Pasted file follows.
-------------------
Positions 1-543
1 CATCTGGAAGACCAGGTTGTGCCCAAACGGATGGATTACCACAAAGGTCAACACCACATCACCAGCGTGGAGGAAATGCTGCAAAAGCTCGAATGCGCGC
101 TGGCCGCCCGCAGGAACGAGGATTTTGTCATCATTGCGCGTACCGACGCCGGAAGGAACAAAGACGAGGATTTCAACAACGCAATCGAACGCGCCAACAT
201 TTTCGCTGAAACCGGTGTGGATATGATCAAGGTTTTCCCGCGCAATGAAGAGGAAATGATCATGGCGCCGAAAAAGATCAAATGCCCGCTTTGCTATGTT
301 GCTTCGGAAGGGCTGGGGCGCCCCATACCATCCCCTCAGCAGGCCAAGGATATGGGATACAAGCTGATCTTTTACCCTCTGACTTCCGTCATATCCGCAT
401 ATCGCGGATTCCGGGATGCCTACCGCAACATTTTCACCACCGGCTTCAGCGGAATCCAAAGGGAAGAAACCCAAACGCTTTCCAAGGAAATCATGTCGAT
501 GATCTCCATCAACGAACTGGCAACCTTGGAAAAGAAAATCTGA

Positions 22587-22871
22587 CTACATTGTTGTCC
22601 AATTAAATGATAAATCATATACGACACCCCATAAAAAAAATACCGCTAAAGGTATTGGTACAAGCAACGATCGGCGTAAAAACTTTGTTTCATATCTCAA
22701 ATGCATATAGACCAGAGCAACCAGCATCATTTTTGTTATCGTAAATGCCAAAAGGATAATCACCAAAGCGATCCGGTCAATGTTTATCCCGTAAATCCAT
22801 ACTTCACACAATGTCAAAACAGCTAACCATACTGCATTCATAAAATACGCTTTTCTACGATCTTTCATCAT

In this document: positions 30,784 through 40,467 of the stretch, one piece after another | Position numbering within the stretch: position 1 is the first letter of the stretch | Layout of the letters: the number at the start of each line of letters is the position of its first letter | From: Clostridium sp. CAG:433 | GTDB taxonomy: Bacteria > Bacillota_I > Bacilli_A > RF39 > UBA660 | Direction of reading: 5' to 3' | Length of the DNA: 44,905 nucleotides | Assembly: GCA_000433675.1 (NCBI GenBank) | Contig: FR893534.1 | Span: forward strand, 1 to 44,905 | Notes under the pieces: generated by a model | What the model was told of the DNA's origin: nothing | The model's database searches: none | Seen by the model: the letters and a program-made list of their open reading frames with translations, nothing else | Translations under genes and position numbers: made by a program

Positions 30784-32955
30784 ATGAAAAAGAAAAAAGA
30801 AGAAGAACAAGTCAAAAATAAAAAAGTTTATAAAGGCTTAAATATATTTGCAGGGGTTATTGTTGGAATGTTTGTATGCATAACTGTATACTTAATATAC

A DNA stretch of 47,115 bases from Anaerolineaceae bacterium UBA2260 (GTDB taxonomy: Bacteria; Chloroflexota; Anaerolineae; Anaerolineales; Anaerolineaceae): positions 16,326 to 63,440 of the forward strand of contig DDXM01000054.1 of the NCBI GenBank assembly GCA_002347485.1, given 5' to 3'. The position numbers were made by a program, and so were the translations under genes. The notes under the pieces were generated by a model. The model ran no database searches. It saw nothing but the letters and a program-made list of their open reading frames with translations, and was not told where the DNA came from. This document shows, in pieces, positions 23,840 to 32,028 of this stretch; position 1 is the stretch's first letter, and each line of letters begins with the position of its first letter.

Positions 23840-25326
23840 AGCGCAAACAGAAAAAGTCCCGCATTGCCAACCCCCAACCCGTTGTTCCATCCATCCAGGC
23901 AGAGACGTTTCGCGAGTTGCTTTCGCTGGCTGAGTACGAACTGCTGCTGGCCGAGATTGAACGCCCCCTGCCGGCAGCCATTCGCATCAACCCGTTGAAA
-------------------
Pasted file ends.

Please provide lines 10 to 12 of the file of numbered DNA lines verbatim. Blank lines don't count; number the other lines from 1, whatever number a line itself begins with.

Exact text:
22601 AATTAAATGATAAATCATATACGACACCCCATAAAAAAAATACCGCTAAAGGTATTGGTACAAGCAACGATCGGCGTAAAAACTTTGTTTCATATCTCAA
22701 ATGCATATAGACCAGAGCAACCAGCATCATTTTTGTTATCGTAAATGCCAAAAGGATAATCACCAAAGCGATCCGGTCAATGTTTATCCCGTAAATCCAT
22801 ACTTCACACAATGTCAAAACAGCTAACCATACTGCATTCATAAAATACGCTTTTCTACGATCTTTCATCAT